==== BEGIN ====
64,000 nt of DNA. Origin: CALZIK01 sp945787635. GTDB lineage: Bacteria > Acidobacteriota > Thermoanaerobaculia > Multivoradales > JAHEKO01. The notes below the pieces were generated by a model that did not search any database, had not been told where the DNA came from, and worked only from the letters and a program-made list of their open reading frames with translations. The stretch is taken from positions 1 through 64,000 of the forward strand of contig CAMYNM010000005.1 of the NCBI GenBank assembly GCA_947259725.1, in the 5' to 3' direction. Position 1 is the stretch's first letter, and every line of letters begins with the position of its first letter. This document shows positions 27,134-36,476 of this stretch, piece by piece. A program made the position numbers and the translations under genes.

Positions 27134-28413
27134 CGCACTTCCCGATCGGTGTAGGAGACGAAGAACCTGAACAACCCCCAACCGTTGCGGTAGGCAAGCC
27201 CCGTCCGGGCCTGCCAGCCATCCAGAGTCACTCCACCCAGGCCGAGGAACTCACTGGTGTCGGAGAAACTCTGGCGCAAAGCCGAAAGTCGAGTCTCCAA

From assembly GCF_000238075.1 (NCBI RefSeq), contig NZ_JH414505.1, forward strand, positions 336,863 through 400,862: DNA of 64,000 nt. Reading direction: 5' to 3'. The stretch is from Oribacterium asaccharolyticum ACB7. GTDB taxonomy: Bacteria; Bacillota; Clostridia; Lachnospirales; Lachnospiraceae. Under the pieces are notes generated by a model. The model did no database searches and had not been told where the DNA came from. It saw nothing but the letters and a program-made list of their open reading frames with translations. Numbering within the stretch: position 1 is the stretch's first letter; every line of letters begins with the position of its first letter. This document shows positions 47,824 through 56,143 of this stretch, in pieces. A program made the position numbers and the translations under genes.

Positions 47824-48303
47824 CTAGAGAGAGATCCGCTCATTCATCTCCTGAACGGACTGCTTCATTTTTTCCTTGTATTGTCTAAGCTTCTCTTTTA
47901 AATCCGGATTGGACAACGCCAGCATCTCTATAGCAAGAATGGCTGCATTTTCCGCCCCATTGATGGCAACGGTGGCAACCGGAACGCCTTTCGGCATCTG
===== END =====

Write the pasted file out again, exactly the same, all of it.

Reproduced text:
64,000 nt of DNA. Origin: CALZIK01 sp945787635. GTDB lineage: Bacteria > Acidobacteriota > Thermoanaerobaculia > Multivoradales > JAHEKO01. The notes below the pieces were generated by a model that did not search any database, had not been told where the DNA came from, and worked only from the letters and a program-made list of their open reading frames with translations. The stretch is taken from positions 1 through 64,000 of the forward strand of contig CAMYNM010000005.1 of the NCBI GenBank assembly GCA_947259725.1, in the 5' to 3' direction. Position 1 is the stretch's first letter, and every line of letters begins with the position of its first letter. This document shows positions 27,134-36,476 of this stretch, piece by piece. A program made the position numbers and the translations under genes.

Positions 27134-28413
27134 CGCACTTCCCGATCGGTGTAGGAGACGAAGAACCTGAACAACCCCCAACCGTTGCGGTAGGCAAGCC
27201 CCGTCCGGGCCTGCCAGCCATCCAGAGTCACTCCACCCAGGCCGAGGAACTCACTGGTGTCGGAGAAACTCTGGCGCAAAGCCGAAAGTCGAGTCTCCAA

From assembly GCF_000238075.1 (NCBI RefSeq), contig NZ_JH414505.1, forward strand, positions 336,863 through 400,862: DNA of 64,000 nt. Reading direction: 5' to 3'. The stretch is from Oribacterium asaccharolyticum ACB7. GTDB taxonomy: Bacteria; Bacillota; Clostridia; Lachnospirales; Lachnospiraceae. Under the pieces are notes generated by a model. The model did no database searches and had not been told where the DNA came from. It saw nothing but the letters and a program-made list of their open reading frames with translations. Numbering within the stretch: position 1 is the stretch's first letter; every line of letters begins with the position of its first letter. This document shows positions 47,824 through 56,143 of this stretch, in pieces. A program made the position numbers and the translations under genes.

Positions 47824-48303
47824 CTAGAGAGAGATCCGCTCATTCATCTCCTGAACGGACTGCTTCATTTTTTCCTTGTATTGTCTAAGCTTCTCTTTTA
47901 AATCCGGATTGGACAACGCCAGCATCTCTATAGCAAGAATGGCTGCATTTTCCGCCCCATTGATGGCAACGGTGGCAACCGGAACGCCTTTCGGCATCTG